Bega Canal

About the Bega Canal

After the peace signing in Karlovac, under the supervision of Count Florimund Mercy, Austria began the construction of a canal upstream of Timișoara that would transport the timber needed for the construction of settlements and industrial facilities in the agricultural region of Banat. At the same time, work began on the construction of a 70-kilometer-long canal between Timișoara and Klek – Navigable Bega. The Bega Canal became an important transport waterway, which was further improved throughout history by the construction of locks.

The Reconstruction of the Bega Canal

Thanks to the “Repairing of the Navigation Infrastructure on Bega Canal” project, carried out within the Interreg IPA Romania-Serbia Cross-Border Cooperation Programme, funds were provided for the repairing of the locks in Klek and Srpski Itebej, as well as for the construction of the wharf in Zrenjanin.


The total value of the works on the revitalisation and construction of these facilities was around two million euros, of which 85 percent was financed from the European Union grants, while 15 percent was provided by the Public Water Management Company Vode Vojvodine. In addition to the repairing of the locks, the sluices were also renovated, as well as the building complexes in Klek and Srpski Itebej.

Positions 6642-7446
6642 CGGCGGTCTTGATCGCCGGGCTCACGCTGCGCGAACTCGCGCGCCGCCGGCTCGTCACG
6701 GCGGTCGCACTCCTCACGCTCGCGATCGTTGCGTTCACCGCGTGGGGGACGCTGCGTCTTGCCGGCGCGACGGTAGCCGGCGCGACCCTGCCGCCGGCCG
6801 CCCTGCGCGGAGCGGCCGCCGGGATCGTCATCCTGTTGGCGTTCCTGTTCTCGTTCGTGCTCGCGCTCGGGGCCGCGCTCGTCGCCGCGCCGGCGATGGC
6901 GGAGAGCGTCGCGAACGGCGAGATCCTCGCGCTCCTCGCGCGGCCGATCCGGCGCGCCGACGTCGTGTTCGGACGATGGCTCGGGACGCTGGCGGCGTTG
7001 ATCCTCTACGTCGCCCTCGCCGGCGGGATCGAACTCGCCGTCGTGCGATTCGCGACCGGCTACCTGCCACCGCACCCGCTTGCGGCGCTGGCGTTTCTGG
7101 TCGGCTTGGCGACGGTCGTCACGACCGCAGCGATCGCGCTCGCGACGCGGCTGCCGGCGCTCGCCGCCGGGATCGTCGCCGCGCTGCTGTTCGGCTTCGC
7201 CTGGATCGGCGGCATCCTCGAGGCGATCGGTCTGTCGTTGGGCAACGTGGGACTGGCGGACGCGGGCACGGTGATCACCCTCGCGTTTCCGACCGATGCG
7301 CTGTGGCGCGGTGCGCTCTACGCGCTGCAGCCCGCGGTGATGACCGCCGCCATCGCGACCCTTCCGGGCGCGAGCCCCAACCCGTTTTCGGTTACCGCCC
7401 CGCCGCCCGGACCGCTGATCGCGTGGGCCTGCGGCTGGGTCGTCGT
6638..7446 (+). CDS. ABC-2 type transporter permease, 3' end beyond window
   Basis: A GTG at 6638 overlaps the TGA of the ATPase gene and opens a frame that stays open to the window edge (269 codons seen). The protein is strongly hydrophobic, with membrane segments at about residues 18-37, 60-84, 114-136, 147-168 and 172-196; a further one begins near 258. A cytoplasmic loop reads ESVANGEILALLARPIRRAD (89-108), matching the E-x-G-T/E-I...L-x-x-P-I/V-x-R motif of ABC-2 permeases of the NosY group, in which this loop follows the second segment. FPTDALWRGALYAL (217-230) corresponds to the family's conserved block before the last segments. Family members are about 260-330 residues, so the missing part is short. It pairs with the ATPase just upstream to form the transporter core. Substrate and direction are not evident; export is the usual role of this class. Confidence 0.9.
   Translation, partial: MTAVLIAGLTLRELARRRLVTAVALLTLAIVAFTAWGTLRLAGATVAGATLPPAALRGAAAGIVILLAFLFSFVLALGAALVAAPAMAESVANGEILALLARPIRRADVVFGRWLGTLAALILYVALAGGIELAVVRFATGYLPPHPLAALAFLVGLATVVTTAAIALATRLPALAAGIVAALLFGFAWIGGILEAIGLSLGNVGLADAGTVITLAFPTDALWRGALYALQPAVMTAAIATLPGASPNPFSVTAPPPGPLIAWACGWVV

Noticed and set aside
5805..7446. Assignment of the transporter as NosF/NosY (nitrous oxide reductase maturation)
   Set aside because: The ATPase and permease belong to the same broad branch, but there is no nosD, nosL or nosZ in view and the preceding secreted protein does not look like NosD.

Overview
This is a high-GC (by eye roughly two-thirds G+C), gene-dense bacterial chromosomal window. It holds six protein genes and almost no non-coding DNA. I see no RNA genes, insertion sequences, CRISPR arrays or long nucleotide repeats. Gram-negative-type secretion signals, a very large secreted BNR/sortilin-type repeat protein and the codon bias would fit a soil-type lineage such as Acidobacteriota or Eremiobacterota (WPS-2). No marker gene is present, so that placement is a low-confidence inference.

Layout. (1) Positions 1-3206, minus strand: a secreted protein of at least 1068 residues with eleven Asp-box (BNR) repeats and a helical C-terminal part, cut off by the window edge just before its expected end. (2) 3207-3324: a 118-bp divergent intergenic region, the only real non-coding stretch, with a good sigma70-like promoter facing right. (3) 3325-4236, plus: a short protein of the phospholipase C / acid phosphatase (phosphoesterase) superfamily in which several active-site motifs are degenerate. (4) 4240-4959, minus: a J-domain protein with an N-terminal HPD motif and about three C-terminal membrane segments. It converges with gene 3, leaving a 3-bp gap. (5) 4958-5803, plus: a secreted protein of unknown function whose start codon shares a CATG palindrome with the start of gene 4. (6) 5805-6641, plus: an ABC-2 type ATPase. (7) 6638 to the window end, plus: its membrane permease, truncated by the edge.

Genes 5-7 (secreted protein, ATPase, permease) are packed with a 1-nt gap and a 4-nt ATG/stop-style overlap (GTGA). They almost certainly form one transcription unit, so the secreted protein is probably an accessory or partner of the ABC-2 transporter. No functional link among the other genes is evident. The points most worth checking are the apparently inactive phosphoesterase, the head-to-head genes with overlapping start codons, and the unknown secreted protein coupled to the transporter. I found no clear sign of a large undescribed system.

This is one of two strategic projects that were financed for the first time within the Romania-Serbia Cross-Border Cooperation Programme 2014-2020.
Also, through the “Repairing of the Navigation Infrastructure on Bega Canal” project, the left bank of Bega was improved and a floating dock was built for the mooring of recreational vessels in Zrenjanin.


Another significant result of the Repairing of the Navigation Infrastructure on Bega is the construction of a section of the dual-purpose bicycle path along the canal itself, from Klek to the Romanian border. The construction of this trail opened a corridor for bicycle traffic from Timişoara to Zrenjanin, which significantly contributed to the development of bicycle tourism in all the places through which this path passes.